Fluids are ubiquitous in our lives — from the air we breathe to the water we drink. Therefore, their simulation in interactive virtual worlds is not only of interest to the scientific community but the entertainment industry as well. In particular, the undertaken research looked at simulating water in real-time interactive applications (such as video games) using the shallow water equations. This set of equations arises from the more general Navier-Stokes equations by dimensional reduction to two dimensions. Such a simplification allows the simulation to achieve real-time performance at the cost of 3D fluid effects such as breaking waves. However, this is very much preferred over the commonly used method in real-time applications: direct simulations are often avoided and instead artist authored animations are used, which in turn greatly limit the interactions achievable with the fluids. Even if simulations are used, they are usually achieved using low order numerical methods resulting in the need for unphysical post-processing of the results. In order to avoid resorting to such ad-hoc solutions, a new numerical method based on higher order finite differences was developed. This new method was rigorously compared to two other numerical schemes: one from the computer graphics community and one from the scientific community. The resulting scheme was found to provide higher accuracy and stability than the latter method while producing significantly higher quality solutions than the first method. The utilization of modern GPUs for general purpose computation allowed the implementations to achieve faster than-real time performance on a variety of simulation sizes. In order to allow the fluid simulation to interact with the rest of the virtual environment, the undertaken research further investigated coupling of the GPU accelerated fluid simulation asynchronously with a traditional CPU based rigid body solver commonly found in video games. For this purpose, a new momentum-level coupling formulation was developed using impulsive forces which was shown to avoid the common fluid mass conservation issues of existing methods. Finally, a selection of visual effects were implemented to further enhance the realism of the developed simulations. A discrete version of the boundary sampling algorithm for high-frequency, small-scale fluid detail generation was investigated and parallelized for efficient execution on GPUs. In order to overcome the limitations of the shallow water model, further fluid effects involving efficient volumetric breaking wave simulation and rendering were explored. The efficient simulation of intricate light patterns, i.e. caustics, produced by light refracting through the fluid surface was also tackled. All of the developed novelties and improvements to existing methods were combined in a single showcase scene running at 60 frames per second on consumer hardware.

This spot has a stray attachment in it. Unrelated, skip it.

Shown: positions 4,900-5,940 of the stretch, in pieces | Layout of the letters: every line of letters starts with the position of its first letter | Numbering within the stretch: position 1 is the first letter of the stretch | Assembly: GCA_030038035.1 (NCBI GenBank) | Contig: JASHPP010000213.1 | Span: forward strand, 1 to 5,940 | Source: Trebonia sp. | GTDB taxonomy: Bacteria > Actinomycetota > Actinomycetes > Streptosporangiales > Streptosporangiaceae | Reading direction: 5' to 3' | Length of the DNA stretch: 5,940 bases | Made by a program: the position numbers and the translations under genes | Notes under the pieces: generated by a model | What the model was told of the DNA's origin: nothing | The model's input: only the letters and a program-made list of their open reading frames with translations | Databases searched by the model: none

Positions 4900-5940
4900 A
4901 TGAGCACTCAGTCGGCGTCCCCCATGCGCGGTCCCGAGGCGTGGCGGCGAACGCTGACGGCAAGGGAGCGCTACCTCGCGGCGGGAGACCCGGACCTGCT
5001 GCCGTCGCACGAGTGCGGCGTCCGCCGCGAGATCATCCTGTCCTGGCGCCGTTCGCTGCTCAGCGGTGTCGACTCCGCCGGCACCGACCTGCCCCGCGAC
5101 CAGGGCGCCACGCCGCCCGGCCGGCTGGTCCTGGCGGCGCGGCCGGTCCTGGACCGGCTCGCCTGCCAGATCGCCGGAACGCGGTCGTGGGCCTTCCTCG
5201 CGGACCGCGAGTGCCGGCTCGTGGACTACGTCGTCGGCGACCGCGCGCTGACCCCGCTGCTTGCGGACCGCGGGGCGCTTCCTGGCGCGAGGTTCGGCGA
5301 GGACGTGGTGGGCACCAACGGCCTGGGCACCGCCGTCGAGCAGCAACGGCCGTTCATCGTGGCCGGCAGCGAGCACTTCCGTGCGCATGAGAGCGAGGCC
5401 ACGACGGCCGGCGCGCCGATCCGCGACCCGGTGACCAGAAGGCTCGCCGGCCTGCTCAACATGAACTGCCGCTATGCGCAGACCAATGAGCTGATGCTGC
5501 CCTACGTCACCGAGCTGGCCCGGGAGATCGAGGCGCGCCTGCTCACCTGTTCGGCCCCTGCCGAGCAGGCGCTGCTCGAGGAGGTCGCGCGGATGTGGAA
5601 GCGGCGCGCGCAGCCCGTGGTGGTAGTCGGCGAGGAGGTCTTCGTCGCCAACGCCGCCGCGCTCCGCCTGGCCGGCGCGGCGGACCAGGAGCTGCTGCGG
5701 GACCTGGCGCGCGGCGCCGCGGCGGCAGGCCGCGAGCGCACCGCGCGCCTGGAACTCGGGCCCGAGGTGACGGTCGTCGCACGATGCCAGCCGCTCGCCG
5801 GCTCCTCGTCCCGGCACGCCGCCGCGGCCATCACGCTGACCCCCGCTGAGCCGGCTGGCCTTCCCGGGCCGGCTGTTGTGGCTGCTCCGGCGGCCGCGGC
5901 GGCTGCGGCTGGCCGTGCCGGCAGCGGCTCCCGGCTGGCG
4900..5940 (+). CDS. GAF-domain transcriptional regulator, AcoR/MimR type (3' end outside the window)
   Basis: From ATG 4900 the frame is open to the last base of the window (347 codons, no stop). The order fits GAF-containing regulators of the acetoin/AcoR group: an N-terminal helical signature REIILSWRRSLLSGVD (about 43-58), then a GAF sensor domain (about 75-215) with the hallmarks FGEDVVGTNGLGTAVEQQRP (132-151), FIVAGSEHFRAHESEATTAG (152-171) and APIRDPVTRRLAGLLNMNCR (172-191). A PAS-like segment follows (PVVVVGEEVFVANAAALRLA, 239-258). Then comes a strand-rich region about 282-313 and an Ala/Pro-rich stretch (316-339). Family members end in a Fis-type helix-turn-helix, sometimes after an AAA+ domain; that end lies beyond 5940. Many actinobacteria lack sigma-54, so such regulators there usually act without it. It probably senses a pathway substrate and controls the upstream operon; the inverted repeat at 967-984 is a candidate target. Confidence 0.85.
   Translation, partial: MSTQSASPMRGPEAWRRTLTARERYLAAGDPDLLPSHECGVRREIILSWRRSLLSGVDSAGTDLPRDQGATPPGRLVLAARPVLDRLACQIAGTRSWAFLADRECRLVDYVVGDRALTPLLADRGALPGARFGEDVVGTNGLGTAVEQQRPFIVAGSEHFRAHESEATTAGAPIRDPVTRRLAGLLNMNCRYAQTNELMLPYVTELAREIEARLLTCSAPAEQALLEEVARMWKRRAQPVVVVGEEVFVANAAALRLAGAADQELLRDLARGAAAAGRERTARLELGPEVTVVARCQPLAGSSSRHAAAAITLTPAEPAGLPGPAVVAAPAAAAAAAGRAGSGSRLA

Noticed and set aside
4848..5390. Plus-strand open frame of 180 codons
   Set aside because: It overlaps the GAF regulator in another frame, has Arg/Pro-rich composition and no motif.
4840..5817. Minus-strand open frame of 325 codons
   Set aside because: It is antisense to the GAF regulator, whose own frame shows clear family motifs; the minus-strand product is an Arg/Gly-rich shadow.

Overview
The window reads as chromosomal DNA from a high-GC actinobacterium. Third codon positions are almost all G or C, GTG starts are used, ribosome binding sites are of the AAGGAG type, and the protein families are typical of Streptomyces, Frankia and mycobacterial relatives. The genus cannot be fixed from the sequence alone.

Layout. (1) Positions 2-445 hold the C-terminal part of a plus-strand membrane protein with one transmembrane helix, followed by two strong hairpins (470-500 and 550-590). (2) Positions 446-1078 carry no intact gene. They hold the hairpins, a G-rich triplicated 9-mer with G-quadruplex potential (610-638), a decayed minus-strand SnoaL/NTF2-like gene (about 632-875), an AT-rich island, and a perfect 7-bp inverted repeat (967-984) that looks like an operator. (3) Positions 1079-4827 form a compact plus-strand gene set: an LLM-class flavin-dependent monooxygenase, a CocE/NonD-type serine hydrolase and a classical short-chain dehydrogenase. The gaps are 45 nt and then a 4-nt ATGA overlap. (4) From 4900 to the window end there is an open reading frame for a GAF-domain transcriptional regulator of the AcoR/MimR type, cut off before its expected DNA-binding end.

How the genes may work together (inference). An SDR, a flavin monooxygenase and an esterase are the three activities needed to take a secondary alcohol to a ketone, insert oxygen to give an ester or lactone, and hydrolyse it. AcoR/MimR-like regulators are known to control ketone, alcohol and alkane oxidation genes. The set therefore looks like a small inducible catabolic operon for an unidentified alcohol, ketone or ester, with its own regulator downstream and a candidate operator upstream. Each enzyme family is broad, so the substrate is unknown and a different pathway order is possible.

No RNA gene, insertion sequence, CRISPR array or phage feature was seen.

|Date of Award||20 Jan 2020|
|Supervisor||Karen Meyer (Supervisor) & Ruth Falconer (Supervisor)|